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Cablegate: Argentina: Country Clearance for Fsi Economics Division

VZCZCXYZ0012
RR RUEHWEB

DE RUEHBU #0472/01 1051329
ZNR UUUUU ZZH
R 141329Z APR 08
FM AMEMBASSY BUENOS AIRES
TO RUEHFSI/DIR FSINFATC
INFO RUEHME/AMEMBASSY MEXICO 1549

UNCLAS SECTION 01 OF 02 BUENOS AIRES 000472

SIPDIS

SENSITIVE
SIPDIS


E.O. 12958: N/A
TAGS: ECON AMGT AFSI AFSN ETRD AR

SUBJECT: ARGENTINA: COUNTRY CLEARANCE FOR FSI ECONOMICS DIVISION
PROFESSOR LYNDA D. VARGHA

REF: DIRFSINFAT 04010877

1. Post warmly welcomes and grants country clearance to FSI
Economics Division Professor Lynda D. Vargha for the period of April
19-26, 2008. The purpose of the trip is an orientation to Economic
Section work and training requirements.

2. Embassy Buenos Aires Control Officer will be ECON Officer Ian
Sheridan , who can be reached at (54-11) 5777-4359. Email is
Sheridan IM@state.gov. Embassy address: Av. Colombia 4300, Embassy
phone 54-11-5777-4555; Embassy fax 54-11-5777-4212. Embassy hours:
8:45 a.m. to 5:45 p.m.

3. Visas: Visitors are reminded that Argentina requires visas in
U.S. diplomatic and official passports for official travel. Persons
traveling on official business and carrying diplomatic or official
passports who arrive without a valid visa may be denied entry and
sent back to point of origin. The Embassy is unable to secure entry
of travelers who arrive without visas.

4. Airport tax: All American visitors, including those holding
official or diplomatic passports are required to pay the airport tax
when departing Argentina. For international flights, the tax is
US$18 per passenger (VAT-exempt) or peso equivalent, payable in
cash.

5. Administrative support:

a. If administrative support services are necessary, regardless of
length of stay, then the visitor must be able to present to the
Financial Management Office their travel authorization (or another
fund cite) in order to pay for direct costs of the visit. Each
agency, organization, or visiting delegation will be charged for the
actual costs attributed to their visit and will be advised of this
action. Direct charge costs include, but are not limited to:
American and LES staff overtime, field travel-lodging and M&IE by
Embassy employees, vehicle rentals, long distance telephone calls,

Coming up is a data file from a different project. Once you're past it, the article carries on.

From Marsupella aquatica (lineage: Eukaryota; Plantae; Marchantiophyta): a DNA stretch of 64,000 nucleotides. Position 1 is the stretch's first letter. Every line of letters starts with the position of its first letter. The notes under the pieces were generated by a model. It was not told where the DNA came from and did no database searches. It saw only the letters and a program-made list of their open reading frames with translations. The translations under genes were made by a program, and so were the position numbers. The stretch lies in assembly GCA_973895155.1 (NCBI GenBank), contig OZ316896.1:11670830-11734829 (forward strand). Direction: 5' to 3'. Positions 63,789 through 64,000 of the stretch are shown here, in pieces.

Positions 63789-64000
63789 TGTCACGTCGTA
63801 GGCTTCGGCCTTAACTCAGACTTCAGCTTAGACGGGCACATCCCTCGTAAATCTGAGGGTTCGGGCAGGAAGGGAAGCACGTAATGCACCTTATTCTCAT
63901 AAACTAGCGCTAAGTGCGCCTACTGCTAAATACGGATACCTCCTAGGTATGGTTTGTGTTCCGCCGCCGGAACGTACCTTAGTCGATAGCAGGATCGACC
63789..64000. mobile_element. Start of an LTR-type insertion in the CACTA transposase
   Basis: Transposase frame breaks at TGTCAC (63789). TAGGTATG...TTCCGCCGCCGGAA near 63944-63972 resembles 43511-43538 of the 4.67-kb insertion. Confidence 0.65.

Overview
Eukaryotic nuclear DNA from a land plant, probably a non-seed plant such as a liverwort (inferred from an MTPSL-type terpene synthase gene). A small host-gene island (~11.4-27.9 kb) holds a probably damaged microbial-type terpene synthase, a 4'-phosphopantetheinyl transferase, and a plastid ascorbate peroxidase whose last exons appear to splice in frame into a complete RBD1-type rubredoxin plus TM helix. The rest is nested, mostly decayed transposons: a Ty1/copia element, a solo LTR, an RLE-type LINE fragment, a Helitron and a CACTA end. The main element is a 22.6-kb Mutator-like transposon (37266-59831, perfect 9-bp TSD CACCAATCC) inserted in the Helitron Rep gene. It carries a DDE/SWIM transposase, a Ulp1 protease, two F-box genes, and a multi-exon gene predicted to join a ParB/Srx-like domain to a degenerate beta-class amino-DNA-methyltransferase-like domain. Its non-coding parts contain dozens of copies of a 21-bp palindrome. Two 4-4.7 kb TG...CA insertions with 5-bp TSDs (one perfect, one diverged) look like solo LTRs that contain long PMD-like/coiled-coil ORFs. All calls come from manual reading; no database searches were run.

equipment rentals, office supplies and all other costs that are
directly attributable to the visit.

b. Also, for TDYers staying over thirty (30) days, there will be a
charge for ICASS support services. If your sponsoring agency is not
signed up for ICASS services at post, please be prepared to sign an
MOU for ICASS support services upon arrival. The agency should
provide post with written communication generated by the traveler's
headquarters that confirms the agency will pay ICASS charges for the
TDYers, provide the agency ICASS billing code the TDY support
charges should be applied to, and should authorize the traveler to
sign the ICASS invoice generated by the TDY module. Where travel is
urgent, the TDYers should bring this documentation with them to
ensure there are no interruptions in the provision of service. Post
will not provide any service to a TDYer staying in excess of thirty
days without provision of this documentation before day 31 of the
TDY.

6. Threat assessment:

a. Political violence/terrorism: Liaison with host government
police and security forces indicate there is little threat to U.S.
citizens (official visitors, business visitors, tourists) from
indigenous terrorist organizations in Argentina. There are no
violent domestic groups currently active in this country that are
specifically targeting U.S. interests. However, given the presence
of members of and support for extremist international terrorist
groups such as Hizbollah in the tri-border region of Argentina
(Misiones Province), visitors here cannot discount the possibility
of terrorist activity, to include random acts of anti-American
violence.